Fire Crews Use Cooking Oil to Free Dog Trapped in Boulder

Department wins PETA's Compassionate Fire Department Award

By Joe Young and Lauren Steussy
|  Tuesday, Sep 27, 2011  |  Updated 12:07 PM PDT
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Fire Crews Use Oil to Free Trapped Dog

Alpine fire officials rescued a dog from between a boulder on September 20, 2011.

It was a trying day for one pooch that had to be rescued by fire officials after falling, and becoming trapped, between a split boulder early Tuesday morning in Alpine.

Alpine Fire department officials received a call at about 8:26 a.m. that a dog was stuck between rocks in the in the 2600 block of Big Wheel Way, near Big Wagon Road, said Alpine Fire Chief, Bill Paskle.

Once officials arrived on the scene they found a dog unable to free itself from a split boulder measuring approximately 15’ tall and 30’ in diameter.

The dog fell between the rock’s split half after walking on top of it, said Paskle. The animal landed in the rock’s crevasse on the ground and became wedged between the two sections.

After assessing the situation, officials initially used the Jaws of Life in order to create a space to free the dog, however they were unsuccessful after repeated attempts,  Paskle said.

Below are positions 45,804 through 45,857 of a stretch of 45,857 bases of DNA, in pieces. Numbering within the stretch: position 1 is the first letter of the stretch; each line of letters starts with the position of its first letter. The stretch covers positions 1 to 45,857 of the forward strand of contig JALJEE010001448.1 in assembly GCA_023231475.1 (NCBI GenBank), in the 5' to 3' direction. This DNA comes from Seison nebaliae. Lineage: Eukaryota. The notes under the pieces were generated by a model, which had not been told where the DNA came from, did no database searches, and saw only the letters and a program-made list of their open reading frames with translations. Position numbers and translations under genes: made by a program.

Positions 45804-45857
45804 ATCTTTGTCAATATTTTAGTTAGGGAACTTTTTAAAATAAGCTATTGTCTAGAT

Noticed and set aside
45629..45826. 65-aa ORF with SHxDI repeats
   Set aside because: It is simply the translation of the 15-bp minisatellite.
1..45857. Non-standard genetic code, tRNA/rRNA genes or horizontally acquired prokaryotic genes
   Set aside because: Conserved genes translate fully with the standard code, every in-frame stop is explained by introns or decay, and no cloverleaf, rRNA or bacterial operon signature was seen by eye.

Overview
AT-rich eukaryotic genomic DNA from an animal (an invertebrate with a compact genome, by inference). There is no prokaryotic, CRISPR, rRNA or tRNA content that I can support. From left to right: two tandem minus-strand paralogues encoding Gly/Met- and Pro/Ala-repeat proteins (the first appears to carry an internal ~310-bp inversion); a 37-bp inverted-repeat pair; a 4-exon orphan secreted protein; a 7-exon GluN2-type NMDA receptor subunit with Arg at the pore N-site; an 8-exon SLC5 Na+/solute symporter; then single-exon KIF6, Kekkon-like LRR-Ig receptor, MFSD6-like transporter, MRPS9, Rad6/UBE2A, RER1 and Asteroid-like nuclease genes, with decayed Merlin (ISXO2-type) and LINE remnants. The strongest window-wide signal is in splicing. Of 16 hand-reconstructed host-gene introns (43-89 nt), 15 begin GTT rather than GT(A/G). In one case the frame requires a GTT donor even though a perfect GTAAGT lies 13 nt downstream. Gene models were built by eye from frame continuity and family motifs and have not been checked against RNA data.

At that point, Viejas Fire Department officials who had responded to the scene tried to use air bags in order to create space, however, their attempts were unsuccessful as well.

Officials finally decided to use poles and ropes to lasso the dog and with a bit of oil for lubrication, they were able to free the animal.

“[The dog] didn’t seem any the worse for wear except covered in vegetable oil and tired, " Paskle said , "but happy to be free and reunited with its owner.”

The department won PETA's Compassionate Fire Department Award on Tuesday for reuniting the pup with his pal. Crews will receive a framed certificate and letter from the organization.

 "Alpine is very fortunate to have first responders who are ready to protect and serve both human residents and their beloved animal companions," said PETA Executive Vice President Tracy Reiman in a statement.

Watch a video of the rescue on the department's Facebook page.

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